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Home | Site Info | Dealing With It | Prevention | Business Guide | Further Info

Preventing Junk Email

An ounce of prevention is worth a pound of cure.--Ben Franklin

This document teaches you what you can do to minimize the amount of junk email you receive, and to dissuade people from sending you junk email in the first place.


On This Page

  • Do-Not-Mail Lists Do they work?
  • America Online has some nice blocking features
  • Automated Mailing List Precautions LISTSERV, Majordomo, ListProc, etc.
  • Usenet Precautions Biggest source of junk email addresses
  • The World-Wide Web
  • Browsing
  • Publishing
  • "Anonymous" FTP

  • The truth is, there's not a heck of a lot you can do (without seriously cramping your net.style) to prevent people from getting your email address and sending you junk email. The most effective means of cutting down or eliminating the junk email you receive is to change public attitudes or laws about junk email. That said, there are some specific things you can do to minimize the chances of your address ending up on a junk emailer's list.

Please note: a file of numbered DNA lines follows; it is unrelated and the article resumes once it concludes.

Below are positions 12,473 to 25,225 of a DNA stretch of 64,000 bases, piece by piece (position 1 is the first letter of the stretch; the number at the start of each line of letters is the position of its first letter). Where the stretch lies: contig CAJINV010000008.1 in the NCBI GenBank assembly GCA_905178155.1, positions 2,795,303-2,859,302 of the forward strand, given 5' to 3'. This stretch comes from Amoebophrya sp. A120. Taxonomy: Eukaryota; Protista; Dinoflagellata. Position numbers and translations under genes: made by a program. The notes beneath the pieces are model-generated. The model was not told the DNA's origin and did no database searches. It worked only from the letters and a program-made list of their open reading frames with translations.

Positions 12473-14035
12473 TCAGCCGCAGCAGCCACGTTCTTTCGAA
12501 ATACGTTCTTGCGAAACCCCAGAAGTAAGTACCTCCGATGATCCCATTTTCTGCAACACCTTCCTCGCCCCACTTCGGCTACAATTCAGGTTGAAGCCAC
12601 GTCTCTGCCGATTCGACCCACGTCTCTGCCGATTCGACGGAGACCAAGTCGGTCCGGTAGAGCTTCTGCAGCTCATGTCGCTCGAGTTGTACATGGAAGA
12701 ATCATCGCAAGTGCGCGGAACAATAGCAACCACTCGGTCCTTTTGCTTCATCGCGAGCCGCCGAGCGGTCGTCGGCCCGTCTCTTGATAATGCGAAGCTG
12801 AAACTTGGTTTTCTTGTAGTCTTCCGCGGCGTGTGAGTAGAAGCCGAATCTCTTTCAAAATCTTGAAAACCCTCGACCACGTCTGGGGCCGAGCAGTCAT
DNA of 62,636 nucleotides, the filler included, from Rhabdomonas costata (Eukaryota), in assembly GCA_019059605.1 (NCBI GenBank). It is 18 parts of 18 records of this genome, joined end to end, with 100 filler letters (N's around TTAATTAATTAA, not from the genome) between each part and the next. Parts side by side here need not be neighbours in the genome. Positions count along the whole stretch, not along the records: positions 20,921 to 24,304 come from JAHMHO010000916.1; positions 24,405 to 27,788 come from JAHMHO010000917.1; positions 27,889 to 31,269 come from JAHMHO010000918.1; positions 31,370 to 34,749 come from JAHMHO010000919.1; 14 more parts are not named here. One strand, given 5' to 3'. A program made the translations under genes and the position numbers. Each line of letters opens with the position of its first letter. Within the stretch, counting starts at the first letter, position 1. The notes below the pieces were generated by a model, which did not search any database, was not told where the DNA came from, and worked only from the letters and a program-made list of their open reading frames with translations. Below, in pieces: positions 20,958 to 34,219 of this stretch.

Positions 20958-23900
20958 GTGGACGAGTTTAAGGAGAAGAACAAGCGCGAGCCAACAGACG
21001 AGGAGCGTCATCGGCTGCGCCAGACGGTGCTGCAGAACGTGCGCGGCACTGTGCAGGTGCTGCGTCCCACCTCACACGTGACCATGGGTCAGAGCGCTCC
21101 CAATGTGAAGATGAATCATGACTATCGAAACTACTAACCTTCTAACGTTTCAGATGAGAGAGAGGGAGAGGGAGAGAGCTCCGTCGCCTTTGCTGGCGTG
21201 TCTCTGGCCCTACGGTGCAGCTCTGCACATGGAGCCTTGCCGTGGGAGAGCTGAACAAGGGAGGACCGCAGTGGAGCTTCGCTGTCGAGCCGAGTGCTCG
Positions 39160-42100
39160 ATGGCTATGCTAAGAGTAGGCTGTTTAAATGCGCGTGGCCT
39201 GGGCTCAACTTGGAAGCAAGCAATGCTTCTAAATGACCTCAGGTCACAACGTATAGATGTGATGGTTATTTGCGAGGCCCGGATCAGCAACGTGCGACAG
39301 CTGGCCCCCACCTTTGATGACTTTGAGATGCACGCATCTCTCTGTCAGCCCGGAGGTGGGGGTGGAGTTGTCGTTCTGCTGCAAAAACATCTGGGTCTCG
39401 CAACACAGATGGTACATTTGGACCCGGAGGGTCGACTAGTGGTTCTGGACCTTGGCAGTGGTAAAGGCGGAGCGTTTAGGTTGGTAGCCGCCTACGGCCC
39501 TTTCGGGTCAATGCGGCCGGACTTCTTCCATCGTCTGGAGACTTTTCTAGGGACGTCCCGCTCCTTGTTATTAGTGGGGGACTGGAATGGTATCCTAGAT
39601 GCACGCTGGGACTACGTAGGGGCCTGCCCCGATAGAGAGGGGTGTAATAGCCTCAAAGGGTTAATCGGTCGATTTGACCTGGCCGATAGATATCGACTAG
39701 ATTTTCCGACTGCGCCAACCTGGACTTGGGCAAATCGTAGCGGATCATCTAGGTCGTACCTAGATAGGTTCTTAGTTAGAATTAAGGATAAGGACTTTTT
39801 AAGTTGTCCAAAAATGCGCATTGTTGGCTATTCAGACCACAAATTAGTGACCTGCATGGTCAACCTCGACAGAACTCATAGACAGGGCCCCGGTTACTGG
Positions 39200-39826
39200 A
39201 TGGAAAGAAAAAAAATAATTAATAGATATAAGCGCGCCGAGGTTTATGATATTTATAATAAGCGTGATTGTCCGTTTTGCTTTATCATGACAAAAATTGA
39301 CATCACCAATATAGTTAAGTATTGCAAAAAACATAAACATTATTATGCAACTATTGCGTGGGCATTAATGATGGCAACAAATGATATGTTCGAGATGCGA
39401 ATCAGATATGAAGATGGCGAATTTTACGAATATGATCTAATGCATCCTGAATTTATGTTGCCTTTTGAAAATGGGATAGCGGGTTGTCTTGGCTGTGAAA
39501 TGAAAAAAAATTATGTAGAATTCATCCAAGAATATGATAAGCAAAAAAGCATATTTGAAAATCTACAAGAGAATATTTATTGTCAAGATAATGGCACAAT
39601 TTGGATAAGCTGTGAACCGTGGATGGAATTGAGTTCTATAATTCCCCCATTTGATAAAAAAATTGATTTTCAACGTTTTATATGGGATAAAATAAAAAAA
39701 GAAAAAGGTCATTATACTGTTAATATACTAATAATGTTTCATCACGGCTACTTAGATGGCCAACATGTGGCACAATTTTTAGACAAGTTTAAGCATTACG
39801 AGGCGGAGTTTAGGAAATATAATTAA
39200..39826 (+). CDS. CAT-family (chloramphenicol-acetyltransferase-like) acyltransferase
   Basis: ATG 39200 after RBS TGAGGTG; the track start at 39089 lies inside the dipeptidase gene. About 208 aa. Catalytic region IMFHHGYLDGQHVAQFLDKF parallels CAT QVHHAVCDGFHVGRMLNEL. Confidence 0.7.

Preventing Junk Email

    Do-Not-Mail Lists

    I want to say up front that I don't believe in the "do-not-mail list" model of preventing junk email, mostly because it shifts the burden to the recipient, doesn't actually work, and most importantly, because it legitimizes the idea of junk email as acceptable. I really can't, in good conscience, recommend something that, in the long run, is going to make the problem worse.

    This is not to say that I don't support petition-type drives that indicate a large number of people prefer not to receive junk email.

    America Online

    There are some 7 million potential junk email victims on America Online, and AOL email management tools are particularly cumbersome, making it that more annoying. On the plus side, due to customer complaints, AOL has really gone to bat against junk email.

    I used to get a lot of junk email sent to my America Online account, even though I never posted news or sent mail from there. Sometimes the mail originates from within AOL, but surprisingly, it mostly comes from outside. I believe this is because junk emailers use those ever-spiffy free AOL diskettes to abuse the Member Profile Search services and use it to generate a mailing list of people who have similar interests, (or rather, who have the same key words in their member profiles--what does a junk emailer care if the interests really match?). Then they use the list to feed a junk-email script on a Unix system. I deleted my already minimal member profile to see if it would decrease junk mail to that account. If you are an AOL member, you can do the same by selecting "Member Directory" from the "Members" menu, and then hit the "Delete Your Profile" option.